By Karen Greer
For the Journal Inquirer
November 15, 2012
Manchester Chorale will be singing traditional music at 7:30 on November 17th at Emanuel Lutheran Church, but the concert itself will be an experiment. Instead of Manchester Symphony Orchestra and Chorale’s usual December concert, chorale music director Kevin L. Mack has chosen a program for the season of harvest and thanksgiving.
Hans DePold, a chorale member and Bolton’s town historian, is enthusiastic about the change in the concert schedule. “What a fantastic revolutionary idea it is this year that the MSOC will have a concert of thanksgiving for all America has to be grateful . . .before the Christmas season.”
Those who like their harvest best when it’s local should enjoy The Haymakers, by 19th-century New England composer George Frederick Root. Like heirloom produce, The Haymakers was once popular; now, as chorale member Ruth Rempt observes, “It is a rarely produced work that should get more exposure.”
In Root’s “operatic cantata”, the chorus assumes the role of the busy haymakers. The music quickens in tempo as they hurry to gather the harvest ahead of an approaching storm. Rapid ascending scales depict the “rushing, howling wind”; descending scales, the “torrents pouring down.”
The power of nature is very much on the minds of the Manchester Chorale’s singers, as the region still struggles to recover from recent storms. Diana Belbruno says, “At a time when so many of our friends and neighbors have lost things during the hurricane, it’s good to stop and think about how much we have to be thankful for.”
The harvest and thanksgiving theme of this concert is a chance to reflect on the need to work together, just as in the days of haymaking and barn-raising. The concert will include the community with a selection of hymns for the audience to join in singing with the chorale.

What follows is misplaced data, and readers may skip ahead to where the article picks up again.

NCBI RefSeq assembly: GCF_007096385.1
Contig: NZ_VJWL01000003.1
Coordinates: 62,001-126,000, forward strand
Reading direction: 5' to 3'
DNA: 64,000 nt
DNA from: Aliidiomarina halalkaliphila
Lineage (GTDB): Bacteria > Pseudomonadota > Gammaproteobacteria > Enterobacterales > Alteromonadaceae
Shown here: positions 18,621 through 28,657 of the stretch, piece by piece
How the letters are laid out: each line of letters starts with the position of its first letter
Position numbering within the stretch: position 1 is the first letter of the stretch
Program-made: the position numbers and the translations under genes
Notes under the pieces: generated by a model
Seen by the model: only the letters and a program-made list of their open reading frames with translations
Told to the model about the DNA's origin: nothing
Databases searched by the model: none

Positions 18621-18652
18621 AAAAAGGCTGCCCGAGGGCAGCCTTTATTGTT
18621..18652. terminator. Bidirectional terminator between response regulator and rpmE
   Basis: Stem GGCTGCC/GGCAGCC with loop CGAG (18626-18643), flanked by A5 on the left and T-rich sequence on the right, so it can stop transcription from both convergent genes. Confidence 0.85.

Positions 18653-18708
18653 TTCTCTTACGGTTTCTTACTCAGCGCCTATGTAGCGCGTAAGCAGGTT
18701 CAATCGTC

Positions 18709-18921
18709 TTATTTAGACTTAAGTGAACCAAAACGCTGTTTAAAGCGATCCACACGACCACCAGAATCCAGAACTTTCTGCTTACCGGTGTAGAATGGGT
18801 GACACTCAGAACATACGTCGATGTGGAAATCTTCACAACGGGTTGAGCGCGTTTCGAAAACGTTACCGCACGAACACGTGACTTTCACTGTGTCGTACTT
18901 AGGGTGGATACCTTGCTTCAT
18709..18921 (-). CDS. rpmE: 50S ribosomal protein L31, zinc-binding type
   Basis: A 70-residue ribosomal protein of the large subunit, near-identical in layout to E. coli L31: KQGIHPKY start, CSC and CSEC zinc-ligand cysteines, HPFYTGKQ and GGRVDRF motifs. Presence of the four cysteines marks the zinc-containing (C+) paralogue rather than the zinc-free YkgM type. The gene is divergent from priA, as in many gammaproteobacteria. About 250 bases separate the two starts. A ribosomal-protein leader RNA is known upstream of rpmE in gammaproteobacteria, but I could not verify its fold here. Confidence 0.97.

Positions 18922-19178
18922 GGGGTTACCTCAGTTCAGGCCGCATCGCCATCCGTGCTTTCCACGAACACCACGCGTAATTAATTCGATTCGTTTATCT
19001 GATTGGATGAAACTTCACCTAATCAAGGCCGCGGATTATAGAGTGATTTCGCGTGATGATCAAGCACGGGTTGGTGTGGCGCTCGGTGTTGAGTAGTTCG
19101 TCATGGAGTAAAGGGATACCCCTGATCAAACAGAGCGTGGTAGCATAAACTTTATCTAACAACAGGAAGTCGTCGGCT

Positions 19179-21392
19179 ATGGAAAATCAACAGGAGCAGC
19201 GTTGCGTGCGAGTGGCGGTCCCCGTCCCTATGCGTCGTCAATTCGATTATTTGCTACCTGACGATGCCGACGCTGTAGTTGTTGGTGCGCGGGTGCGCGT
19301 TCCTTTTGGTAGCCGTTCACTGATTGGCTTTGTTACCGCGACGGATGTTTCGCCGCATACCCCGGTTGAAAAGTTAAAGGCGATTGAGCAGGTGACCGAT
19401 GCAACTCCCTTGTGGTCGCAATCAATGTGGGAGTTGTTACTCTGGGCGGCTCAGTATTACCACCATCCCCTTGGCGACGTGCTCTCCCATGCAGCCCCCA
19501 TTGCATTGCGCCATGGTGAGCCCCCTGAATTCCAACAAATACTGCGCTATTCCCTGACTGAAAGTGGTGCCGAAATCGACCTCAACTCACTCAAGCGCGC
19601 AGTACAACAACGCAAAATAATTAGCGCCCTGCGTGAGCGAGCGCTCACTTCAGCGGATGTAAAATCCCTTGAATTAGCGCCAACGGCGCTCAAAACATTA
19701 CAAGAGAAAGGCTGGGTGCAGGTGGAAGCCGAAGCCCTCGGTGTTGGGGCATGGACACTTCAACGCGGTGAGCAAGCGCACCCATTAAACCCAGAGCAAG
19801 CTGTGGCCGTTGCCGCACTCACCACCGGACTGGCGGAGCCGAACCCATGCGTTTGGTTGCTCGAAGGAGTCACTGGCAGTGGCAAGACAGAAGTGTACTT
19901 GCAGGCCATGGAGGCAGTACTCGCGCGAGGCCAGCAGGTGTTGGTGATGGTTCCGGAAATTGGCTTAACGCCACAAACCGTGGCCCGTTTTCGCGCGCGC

One of those hymns, Now Thank We All Our God, was used by Johann Sebastian Bach for his Cantata #192 (Nun Danket Alle Gott), which is also on the program and includes a duet by soprano R’el Rodriguez and bass Miguel Angel Vasquez.
Bach cantatas are unmatched in their beauty and power, but are also among the greatest challenges for choral singers. To sing with the precision and expression they demand requires not only individual effort, but an understanding of each part’s contribution to the whole.
The chorale is mastering Bach’s intricate music under Mack’s direction, sometimes singing numbers instead of words to ensure that the different vocal parts are lined up. Mack reminds the singers not to lose the musical phrasing: “Think of the line as a string player would play it.”
Despite the storm’s disruptions to their rehearsal schedule, the musicians hope that they, and the audience, will reap the rewards of their hard work.
Hymns of Harvest and Thanksgiving will be performed at 7:30 PM on November 17, 2012 at Emanuel Lutheran Church, 60 Church Street, Manchester. Tickets can be purchased at the door. Prices are $18; $15 for seniors and students, and free for those under 18 years of age. For further information, call 860-646-0047, e-mail MusicSix [at] cox.net, or visit the Manchester Symphony Orchestra and Chorale on its Facebook page or at its website: www.msoc.org